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The Battle for the Court: Interest Groups, Judicial Elections, and Public Policy, Lawrence Baum, David Klein and Matthew J. Streb

Reviewed by Michael J. Nelson


How do judicial elections affect judicial policymaking? The answer to this question has interested lawmakers, lawyers, and scholars for decades. The Battle for the Court tackles this question, drawing on data on Ohio Supreme Court elections over the past four decades to explain the role that Ohio's voters, judges, and interest groups have played in the development of tort law in that state. With a focus on tort law—a much-understudied topic in political science—and its nuanced take on interest group mobilization in judicial elections over time, this book has much to teach scholars of American politics generally, especially those who are interested in the tangled relationship between campaign finance and policymaking. This book should be required reading for those—inside and outside of the academy—interested in how elections shape policymaking in the states.

The book opens with an overview of tort policy in Ohio, examining how plaintiffs and defendants have varied over time in their success at Ohio's highest court. This changing playing field is essential, as it represents the baseline to which voters, candidates, and interest groups react as they plot their electoral strategies. The analysis reveals a surprising variability in tort decisions over time and demonstrates that justices had stable pro- or anti-plaintiff tendencies in their decision-making. Perhaps surprisingly, the authors demonstrate that these widespread shifts in Ohio tort policy are due to membership change rather than within-justice responsiveness to external pressures.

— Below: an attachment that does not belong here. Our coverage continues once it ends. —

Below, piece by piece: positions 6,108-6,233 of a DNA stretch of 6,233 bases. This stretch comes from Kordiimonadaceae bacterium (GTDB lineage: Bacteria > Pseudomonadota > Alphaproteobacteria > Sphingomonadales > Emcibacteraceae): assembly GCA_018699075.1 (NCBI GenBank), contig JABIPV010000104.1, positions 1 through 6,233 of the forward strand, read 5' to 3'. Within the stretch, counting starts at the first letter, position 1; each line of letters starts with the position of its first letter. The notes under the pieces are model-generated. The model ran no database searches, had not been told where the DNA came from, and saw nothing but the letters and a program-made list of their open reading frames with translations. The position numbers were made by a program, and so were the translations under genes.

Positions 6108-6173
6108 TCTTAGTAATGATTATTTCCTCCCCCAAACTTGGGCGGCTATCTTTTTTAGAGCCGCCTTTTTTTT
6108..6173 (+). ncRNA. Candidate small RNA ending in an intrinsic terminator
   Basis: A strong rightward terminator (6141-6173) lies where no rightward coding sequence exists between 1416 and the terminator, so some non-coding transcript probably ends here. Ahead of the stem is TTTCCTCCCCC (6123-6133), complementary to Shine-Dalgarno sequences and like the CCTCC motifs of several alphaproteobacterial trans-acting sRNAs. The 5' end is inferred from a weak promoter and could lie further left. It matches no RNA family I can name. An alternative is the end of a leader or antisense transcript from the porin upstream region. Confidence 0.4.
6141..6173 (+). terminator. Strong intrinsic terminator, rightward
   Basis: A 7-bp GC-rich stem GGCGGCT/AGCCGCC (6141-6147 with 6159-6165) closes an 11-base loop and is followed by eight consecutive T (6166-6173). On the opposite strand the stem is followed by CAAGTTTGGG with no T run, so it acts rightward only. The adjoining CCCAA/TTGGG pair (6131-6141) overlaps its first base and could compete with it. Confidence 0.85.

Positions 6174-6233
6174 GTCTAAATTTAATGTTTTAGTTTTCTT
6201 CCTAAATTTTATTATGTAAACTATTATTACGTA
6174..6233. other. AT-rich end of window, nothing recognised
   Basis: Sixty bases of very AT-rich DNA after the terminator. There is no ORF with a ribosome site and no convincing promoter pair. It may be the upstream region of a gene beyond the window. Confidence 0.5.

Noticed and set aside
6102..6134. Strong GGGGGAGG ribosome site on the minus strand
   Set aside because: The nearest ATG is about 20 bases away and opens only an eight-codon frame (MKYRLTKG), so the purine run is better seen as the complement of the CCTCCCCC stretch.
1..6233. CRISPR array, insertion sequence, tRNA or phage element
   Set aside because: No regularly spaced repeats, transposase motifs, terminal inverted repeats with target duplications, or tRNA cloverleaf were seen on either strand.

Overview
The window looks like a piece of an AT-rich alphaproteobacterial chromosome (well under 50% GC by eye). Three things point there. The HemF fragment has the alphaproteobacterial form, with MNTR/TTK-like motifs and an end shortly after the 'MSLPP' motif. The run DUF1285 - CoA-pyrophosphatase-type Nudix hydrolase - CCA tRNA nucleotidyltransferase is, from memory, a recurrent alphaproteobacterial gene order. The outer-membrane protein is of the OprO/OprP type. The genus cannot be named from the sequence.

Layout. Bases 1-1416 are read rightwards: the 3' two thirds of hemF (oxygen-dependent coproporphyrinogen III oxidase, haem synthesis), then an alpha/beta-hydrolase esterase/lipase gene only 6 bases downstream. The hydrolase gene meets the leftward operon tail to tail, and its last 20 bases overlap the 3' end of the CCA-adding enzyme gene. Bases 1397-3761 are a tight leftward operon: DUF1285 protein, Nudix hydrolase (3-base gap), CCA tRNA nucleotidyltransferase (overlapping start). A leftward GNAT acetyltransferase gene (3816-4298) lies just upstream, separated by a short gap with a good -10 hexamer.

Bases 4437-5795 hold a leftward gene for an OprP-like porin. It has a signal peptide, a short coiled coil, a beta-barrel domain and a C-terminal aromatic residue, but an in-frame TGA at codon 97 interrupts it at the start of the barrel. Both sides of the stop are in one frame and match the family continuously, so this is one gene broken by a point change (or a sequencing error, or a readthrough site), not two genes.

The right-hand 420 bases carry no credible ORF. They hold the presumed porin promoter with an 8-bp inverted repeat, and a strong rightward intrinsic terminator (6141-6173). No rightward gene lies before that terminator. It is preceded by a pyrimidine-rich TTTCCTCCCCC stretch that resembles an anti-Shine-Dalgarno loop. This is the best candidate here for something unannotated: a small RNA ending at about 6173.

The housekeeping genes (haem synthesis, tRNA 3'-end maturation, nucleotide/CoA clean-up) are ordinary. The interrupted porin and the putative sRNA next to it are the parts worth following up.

The authors then shift their attention to interest groups, examining how interest groups have changed in their willingness to mobilize in state supreme court campaigns. Describing a good deal of unevenness in interest group mobilization over time, the authors demonstrate that interest groups were likely to mobilize in response to unfavorable decisions, especially in open seat elections or when incumbents appeared vulnerable. These results have important implications, both for our understanding of judicial elections and for our understanding of interest group mobilization more generally.

The book's third chapter shifts its vantage point to voters, drawing on an impressive amount of survey data to build a nuanced portrait of Ohio voters’ opinions and behavior in state supreme court elections. The authors convincingly show that the most important role of campaign spending is to increase candidate name recognition; while there is no strong relationship between spending and election outcomes in these Ohio judicial elections, the large amounts of spending by pro-defendant groups likely helped put their favored candidates on the bench.

Together, the book's varied perspectives—on policy, interest groups, and voters—represent a major advance in our understanding of the linkage between electoral campaigns and judicial policymaking in the U.S. states. The book's clearest limitation—a single-minded focus on Ohio—is also its greatest advantage. While the focus on a single state allows rich survey data and a nuanced treatment of state law, the single-state focus naturally raises concerns about generalizability, especially in a context in which electoral rules are unique (candidates run as members of political parties in the primary but not the general election) and campaigns are exceptionally expensive. Still, the authors take these concerns seriously, explaining why the results from Ohio should inform our general understanding of these campaigns. Scholars will undoubtedly take the hypotheses developed in this book to other states, examining how variation in ballot rules and the cost of waging competitive campaigns affect the behavior of interest groups, candidates, and voters.

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